Running Shoes for Heel Spurs

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Running is a high-impact exercise that puts significant stress on major joints such as your ankles, knees and hips. Sturdy running shoes that offer plenty of cushion and support and that fit your feet well are important for any runner. But if you're running with heel spurs, you should take additional care in choosing the best running shoes to support your feet.

About Heel Spurs

A heel spur is a deposit of calcium that forms on the heel, according to the American Academy of Orthopaedic Surgeons. A heel spur can form from persistent plantar fasciitis, another condition that causes heel pain. Both plantar fasciitis and heel spurs are caused by inflammation of the tendons in the foot, resulting in pain in the heel.

The Importance of Good Shoes

Because heel spurs result from inflammation of the foot, it's important to reduce the strain on the foot. When running in worn-out shoes, shoes that aren't designed for running or shoes that don't offer enough support, the inflamed tendons on the foot absorb that impact. The impact of running on poor shoes can worsen inflammation and pain, while soft, cushioned running shoes absorb more impact and reduce the strain on the foot.

Choosing Shoes

If you suffer from heel spurs but choose to continue running, you might need to invest in some new running shoes to ease pain. Look for running shoes that offer extra cushion and support in the heel area. The shoes should also offer support across the entire foot, and fit correctly in both the toe and heel. Running shoes should also offer extra support in the arch and good stability throughout the shoe. Brands such as New Balance and Brooks offer good running shoes for people with heel spurs.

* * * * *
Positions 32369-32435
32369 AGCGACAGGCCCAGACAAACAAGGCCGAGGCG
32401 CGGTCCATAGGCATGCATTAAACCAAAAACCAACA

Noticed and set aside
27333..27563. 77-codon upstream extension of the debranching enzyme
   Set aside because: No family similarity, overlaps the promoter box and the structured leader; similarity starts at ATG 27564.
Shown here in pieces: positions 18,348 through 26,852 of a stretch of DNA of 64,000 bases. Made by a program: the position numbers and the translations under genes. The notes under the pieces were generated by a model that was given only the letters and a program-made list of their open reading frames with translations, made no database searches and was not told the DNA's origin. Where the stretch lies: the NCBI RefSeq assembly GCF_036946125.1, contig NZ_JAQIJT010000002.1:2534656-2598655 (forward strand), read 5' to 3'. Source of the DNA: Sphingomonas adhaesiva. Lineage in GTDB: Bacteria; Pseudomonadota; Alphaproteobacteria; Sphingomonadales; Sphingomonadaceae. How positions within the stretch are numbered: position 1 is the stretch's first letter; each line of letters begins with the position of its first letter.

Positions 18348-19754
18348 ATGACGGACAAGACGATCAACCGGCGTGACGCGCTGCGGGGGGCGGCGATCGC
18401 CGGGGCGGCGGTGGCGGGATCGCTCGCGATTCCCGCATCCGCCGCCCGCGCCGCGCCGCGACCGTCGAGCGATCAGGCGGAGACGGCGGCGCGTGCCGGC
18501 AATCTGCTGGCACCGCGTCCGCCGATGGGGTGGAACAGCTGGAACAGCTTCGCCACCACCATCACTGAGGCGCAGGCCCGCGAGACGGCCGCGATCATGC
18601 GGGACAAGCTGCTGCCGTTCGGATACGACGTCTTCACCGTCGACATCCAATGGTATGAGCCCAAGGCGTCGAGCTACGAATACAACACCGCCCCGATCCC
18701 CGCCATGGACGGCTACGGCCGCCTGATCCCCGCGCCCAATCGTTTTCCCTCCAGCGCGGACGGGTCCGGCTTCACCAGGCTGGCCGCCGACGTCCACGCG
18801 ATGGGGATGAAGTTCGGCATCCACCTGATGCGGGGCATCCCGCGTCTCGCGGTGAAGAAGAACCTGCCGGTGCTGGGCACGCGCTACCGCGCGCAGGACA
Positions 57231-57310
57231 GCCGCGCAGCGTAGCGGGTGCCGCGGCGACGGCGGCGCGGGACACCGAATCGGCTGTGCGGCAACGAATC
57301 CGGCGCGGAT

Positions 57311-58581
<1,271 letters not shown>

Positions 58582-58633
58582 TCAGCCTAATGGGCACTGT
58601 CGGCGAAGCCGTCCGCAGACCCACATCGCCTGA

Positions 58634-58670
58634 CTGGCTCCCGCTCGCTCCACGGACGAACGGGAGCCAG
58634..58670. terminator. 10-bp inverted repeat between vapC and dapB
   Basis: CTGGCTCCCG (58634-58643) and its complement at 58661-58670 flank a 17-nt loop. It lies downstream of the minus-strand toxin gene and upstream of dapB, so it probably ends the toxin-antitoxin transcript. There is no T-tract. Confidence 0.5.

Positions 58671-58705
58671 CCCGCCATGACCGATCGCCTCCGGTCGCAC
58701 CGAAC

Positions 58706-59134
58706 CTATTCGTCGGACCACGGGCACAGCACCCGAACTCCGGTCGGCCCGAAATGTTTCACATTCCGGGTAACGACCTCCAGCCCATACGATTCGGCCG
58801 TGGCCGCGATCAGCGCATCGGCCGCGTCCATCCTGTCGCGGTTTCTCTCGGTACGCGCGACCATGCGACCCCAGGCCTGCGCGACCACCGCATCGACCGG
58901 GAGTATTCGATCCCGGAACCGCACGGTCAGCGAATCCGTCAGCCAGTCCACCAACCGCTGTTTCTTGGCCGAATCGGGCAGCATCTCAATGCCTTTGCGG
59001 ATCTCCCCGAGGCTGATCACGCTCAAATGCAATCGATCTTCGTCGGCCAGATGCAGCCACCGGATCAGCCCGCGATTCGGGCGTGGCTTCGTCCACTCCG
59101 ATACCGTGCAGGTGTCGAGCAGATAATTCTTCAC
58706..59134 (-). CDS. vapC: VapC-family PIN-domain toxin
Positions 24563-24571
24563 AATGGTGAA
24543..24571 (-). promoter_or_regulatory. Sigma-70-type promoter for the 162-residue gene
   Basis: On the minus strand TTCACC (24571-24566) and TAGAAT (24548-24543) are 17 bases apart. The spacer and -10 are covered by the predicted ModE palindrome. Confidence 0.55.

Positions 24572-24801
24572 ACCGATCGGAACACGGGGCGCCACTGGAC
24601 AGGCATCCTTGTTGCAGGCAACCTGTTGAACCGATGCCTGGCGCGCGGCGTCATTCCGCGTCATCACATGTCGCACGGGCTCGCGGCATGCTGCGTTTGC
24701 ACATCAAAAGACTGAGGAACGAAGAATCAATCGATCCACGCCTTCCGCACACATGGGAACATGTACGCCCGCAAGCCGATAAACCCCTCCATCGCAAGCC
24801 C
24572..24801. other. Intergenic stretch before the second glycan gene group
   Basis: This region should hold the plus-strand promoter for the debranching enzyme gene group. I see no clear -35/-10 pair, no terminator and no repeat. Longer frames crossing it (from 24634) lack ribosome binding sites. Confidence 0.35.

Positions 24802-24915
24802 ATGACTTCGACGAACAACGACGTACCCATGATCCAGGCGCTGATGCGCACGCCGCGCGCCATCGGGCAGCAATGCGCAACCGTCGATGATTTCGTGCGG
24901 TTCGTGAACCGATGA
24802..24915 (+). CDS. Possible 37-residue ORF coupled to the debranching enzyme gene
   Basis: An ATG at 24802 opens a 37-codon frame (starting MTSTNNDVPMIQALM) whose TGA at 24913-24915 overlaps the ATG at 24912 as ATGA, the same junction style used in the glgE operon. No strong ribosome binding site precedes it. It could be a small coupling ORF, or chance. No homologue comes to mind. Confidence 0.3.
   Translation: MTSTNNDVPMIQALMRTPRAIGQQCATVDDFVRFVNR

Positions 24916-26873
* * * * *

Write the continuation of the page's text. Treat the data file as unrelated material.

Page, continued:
Recovering From Heel Spurs

You might need to take a break from running if you develop plantar fasciitis or heel spurs. The foot needs to rest and heal to alleviate inflammation in the heel, as the impact of running can further inflammation and prevent healing. Regular stretching of the Achilles tendon before and after a run can help ease pain. A padded heel insert or a lift placed in the heel can help to alleviate the pain of a heel spur when placed inside your running or other shoe. Icing the heel can also help manage heel spur pain, as can nonsteroidal anti-inflammatory drugs. You may also need to wear a splint on the foot at night to help stretch

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